The strains of a traditional accordion ring out among flags and banners, LP records and songbooks, Lambeg drums and bagpipes, flutes and caps.
All of them, the memorabilia of more than 300 years of Orangeism in Ireland.
They are part of a new exhibition of words and music from Ireland’s Orange tradition.
It even reveals a little-known connection between the Orange Order and The Beatles.
“For Singing and For Dancing is highlighting the most obvious aspect of Orange cultural history, that of musical heritage,” explains Dr Jonathan Mattison, the curator of the Museum of Orange Heritage in Belfast.
However, the link between that musical heritage and one of the iconic Liverpool quartet will surprise many.
“Ringo Starr’s mum was briefly in the Orange Order,” said Dr Mattison with a smile, as he points to a panel in the exhibition.
“Ringo began to learn the accordion for a time.”
The displays cover everything from the ballads and poetry of the 17th to 20th centuries through to the praise sung at meetings, the bands and their instruments and the movement’s wider cultural impact.
“Bastion of Orangeism”
On a wall near the entrance is a copy of an LP from 1959, released by Fontana, and called Richard Hayward, With The Loyal Sons Of William. Track one has an atmospheric crackly version of The Sash My Father Wore.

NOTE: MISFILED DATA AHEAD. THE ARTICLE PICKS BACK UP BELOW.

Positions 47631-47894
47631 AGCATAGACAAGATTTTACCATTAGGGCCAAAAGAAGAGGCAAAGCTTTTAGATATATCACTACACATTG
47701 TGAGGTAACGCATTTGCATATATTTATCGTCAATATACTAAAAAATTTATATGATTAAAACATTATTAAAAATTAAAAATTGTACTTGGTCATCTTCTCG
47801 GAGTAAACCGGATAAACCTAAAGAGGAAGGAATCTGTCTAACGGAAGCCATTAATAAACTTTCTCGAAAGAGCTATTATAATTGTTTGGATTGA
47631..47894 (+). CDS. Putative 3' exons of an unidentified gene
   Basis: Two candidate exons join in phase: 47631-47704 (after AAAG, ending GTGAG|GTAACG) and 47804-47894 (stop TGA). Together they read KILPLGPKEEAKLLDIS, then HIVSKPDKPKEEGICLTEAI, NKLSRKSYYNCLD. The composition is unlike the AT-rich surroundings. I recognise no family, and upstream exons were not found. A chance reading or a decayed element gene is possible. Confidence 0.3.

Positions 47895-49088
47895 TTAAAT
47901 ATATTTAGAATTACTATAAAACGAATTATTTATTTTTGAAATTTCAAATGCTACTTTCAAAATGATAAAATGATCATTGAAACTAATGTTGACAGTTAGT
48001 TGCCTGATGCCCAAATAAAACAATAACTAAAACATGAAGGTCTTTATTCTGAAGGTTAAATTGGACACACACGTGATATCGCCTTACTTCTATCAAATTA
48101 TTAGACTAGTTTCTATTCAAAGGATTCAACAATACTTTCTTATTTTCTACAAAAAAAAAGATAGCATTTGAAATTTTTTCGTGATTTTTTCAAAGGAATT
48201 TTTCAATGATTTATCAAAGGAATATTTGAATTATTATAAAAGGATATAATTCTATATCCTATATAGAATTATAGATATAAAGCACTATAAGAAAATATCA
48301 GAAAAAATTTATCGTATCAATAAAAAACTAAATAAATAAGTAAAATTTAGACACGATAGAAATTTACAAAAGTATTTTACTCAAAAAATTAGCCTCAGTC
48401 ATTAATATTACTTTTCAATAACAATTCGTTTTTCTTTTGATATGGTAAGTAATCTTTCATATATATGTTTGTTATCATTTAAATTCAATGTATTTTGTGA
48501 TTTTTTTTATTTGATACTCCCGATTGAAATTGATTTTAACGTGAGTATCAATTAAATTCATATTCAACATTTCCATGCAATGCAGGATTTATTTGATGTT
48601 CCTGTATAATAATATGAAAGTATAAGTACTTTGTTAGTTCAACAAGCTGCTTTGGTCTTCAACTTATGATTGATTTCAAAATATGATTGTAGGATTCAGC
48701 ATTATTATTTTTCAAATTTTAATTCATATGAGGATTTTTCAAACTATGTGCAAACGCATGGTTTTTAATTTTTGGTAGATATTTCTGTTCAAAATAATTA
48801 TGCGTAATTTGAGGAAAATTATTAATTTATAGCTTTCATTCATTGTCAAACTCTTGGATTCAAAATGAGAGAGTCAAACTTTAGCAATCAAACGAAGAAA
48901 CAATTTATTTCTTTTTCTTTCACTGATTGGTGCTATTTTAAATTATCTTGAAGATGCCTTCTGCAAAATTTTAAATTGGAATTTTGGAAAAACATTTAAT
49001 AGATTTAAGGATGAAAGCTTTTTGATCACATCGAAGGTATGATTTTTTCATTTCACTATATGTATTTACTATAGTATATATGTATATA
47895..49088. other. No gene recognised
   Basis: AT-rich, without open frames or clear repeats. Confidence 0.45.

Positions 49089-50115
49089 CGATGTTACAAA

“The air, the tune for the sash, is a lot older than the words themselves,” said Dr Mattison,
“It wasn’t actually first recorded until Richard Hayward recorded it in the early 1930s.
“The words themselves were probably laid down in the 1880s. But it’s not until the early 20th century that it really becomes that bastion of Orangeism that it is today.”
There is also a section of the social impact of music sung or played in Orange halls over the decades.
Sometimes the halls came to be regarded as their own style of ballrooms of romance.
“That element of couples that met at various dances and then married, and the next generation then are attending social events at the Orange hall, is a very important one for us to focus on,” said Dr Mattison.
There is also a section showing how Orangeism has impacted other cultures, including the Irish poet WB Yeats.
“Individuals who weren’t champions of the Orange Order by any stretch of the imagination, but still were influenced by it,” explained Dr Mattison.
Like WB Yeats, who recounted that he was exposed to Orange songs in an Orange songbook at his grandparents’ house in Sligo.
The exhibition is open until December 2019.
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